Election '97: Confusion candidates deliver their spoils

Click to follow
The Labour Party was inundated with calls from angry supporters in five constituencies yesterday after voters discovered they had voted for candidates confusingly calling themselves New Labour.

Most complaints were being made in Hammersmith and Fulham where William Johnson Smith, the son of Tory MP Geoffrey Johnson Smith, was standing as a New Labour candidate and took votes from the real Labour candidate, Iain Coleman.

In Cardiff South and Penarth the party was also receiving "loads and loads" of calls.

"I feel cheated," said Dr Anthony Young, a research biologist at St Thomas' Hospital in London. "I asked at the polling station for some clarification about which candidate was real Labour but they told me it is against the law to give any advice to voters.

"I went back into the polling booth and decided that Tony Blair is always seen with New Labour behind him so that must be the right candidate."

Dr Young only discovered his mistake after calling the local Labour Party to check.

"I regard myself as fairly intelligent," said Dr Young. "You only get to vote every five years. What this man has done is despicable and contemptuous. It makes a mockery of democracy." Dr Young is now trying to contact Mr Johnson Smith to tell him personally what he thinks of him.

A Labour Party spokesman said that while Hammersmith and Fulham was far down its list of target seats at 77, it was still eminently winnable without the confusion caused by Mr Johnson Smith. It is a new seat which had a notional majority for the Conservative candidate, Matthew Carrington, of 7,174 from 1992.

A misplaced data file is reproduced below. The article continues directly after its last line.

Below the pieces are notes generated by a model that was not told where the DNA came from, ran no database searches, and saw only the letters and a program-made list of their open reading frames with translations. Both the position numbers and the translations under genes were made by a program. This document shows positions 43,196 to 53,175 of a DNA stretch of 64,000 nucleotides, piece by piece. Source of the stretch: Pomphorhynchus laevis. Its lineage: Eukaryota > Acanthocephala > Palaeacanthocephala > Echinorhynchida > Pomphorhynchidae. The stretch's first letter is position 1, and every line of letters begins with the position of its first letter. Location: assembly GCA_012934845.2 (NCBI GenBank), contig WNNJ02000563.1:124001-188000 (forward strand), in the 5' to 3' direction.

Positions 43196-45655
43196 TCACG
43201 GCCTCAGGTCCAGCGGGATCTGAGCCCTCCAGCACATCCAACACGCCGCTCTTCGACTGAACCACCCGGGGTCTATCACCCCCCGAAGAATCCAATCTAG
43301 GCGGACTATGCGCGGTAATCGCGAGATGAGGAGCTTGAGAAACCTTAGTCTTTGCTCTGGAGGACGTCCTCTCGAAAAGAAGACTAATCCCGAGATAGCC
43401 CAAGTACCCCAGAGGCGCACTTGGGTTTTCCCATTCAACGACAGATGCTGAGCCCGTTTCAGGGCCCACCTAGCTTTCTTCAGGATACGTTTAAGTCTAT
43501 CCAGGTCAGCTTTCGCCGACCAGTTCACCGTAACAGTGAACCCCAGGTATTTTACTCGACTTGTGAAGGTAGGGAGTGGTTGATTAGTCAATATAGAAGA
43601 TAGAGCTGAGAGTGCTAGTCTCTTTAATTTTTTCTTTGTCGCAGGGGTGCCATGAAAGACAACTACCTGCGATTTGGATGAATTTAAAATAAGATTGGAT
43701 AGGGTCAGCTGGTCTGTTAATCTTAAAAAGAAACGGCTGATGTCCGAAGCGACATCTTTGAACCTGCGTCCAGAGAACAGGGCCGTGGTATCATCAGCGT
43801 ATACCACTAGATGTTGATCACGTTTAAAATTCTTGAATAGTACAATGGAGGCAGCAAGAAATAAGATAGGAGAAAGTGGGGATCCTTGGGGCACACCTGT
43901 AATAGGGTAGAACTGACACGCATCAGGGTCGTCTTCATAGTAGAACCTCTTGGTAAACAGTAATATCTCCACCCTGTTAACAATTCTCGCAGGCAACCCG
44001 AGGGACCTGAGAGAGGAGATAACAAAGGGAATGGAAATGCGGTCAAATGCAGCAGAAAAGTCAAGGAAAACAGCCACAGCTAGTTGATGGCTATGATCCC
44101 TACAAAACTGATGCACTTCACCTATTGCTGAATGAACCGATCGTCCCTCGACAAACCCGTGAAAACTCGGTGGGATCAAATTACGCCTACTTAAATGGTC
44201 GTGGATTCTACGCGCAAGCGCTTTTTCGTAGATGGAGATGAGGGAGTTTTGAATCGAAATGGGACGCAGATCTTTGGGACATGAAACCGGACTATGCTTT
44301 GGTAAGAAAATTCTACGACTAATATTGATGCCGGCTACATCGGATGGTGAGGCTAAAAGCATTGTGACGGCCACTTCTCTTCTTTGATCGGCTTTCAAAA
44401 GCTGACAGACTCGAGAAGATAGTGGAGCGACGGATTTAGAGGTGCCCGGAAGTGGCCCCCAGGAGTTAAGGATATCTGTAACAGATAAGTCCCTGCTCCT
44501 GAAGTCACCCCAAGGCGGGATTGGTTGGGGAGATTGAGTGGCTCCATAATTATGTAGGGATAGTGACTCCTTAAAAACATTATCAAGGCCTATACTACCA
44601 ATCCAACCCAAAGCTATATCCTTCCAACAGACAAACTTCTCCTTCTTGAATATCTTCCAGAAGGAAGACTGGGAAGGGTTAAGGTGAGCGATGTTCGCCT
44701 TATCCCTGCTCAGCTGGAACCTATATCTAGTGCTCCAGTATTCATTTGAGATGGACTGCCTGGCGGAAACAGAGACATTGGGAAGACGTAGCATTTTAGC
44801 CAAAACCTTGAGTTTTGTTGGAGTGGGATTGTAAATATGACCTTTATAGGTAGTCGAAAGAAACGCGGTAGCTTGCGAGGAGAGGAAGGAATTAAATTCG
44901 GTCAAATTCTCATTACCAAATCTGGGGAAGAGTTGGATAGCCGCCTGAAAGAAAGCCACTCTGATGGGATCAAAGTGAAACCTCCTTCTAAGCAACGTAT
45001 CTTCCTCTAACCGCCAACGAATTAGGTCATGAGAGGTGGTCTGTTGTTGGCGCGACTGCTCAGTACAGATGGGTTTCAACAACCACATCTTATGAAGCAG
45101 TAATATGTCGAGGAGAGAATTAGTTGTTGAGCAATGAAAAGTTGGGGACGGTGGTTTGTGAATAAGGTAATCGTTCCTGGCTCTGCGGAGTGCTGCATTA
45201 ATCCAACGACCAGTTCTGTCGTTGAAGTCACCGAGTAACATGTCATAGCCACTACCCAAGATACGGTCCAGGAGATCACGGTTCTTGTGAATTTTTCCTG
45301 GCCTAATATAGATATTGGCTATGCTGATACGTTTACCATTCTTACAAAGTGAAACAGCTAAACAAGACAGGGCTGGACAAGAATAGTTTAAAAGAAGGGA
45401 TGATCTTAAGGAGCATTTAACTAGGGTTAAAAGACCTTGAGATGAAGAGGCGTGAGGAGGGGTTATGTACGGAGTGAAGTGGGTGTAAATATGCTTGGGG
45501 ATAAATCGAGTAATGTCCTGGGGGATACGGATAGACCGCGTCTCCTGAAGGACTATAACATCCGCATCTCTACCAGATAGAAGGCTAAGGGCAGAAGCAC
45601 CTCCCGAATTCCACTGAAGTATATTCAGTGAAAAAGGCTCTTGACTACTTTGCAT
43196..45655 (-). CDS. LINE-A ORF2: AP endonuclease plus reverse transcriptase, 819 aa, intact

In Cardiff South and Penarth the party confirmed that it had received calls from voters who were confused about the provenance of John Foreman, who described himself as "New Labour" on the ballot paper. Mr Foreman was an inactive member of the Labour Party, but gave the party no reason for standing against it.

"I think he just wanted to see his name on the ballot paper," said the real Labour candidate Alun Michael. The seat was a strong Labour seat with a majority of 10,000.

Other seats targeted by "New Labour" candidates were Cannock, Hackney South and Shoreditch and Bracknell.

The Conservatives too had their share of confusion candidates. In the safe Tory seat of Hove they faced an "Official Hove Conservative". And in both Brighton Pavilion and Winchester the man who started the fad for confusion candidates, Richard Huggett, was standing as a Conservative.

Mr Huggett stood in the 1994 European Parliament elections as a "Literal Democrat". Because his name appeared above the real Liberal Democrat candidate's name on the ballot paper's alphabetical list he took 10,000 votes and stopped the party from taking the seat from the Conservatives.

The High Court later ruled that the fact that some voters might be confused by a candidates chosen words of description did not amount to a breach of the Representation of the People Act.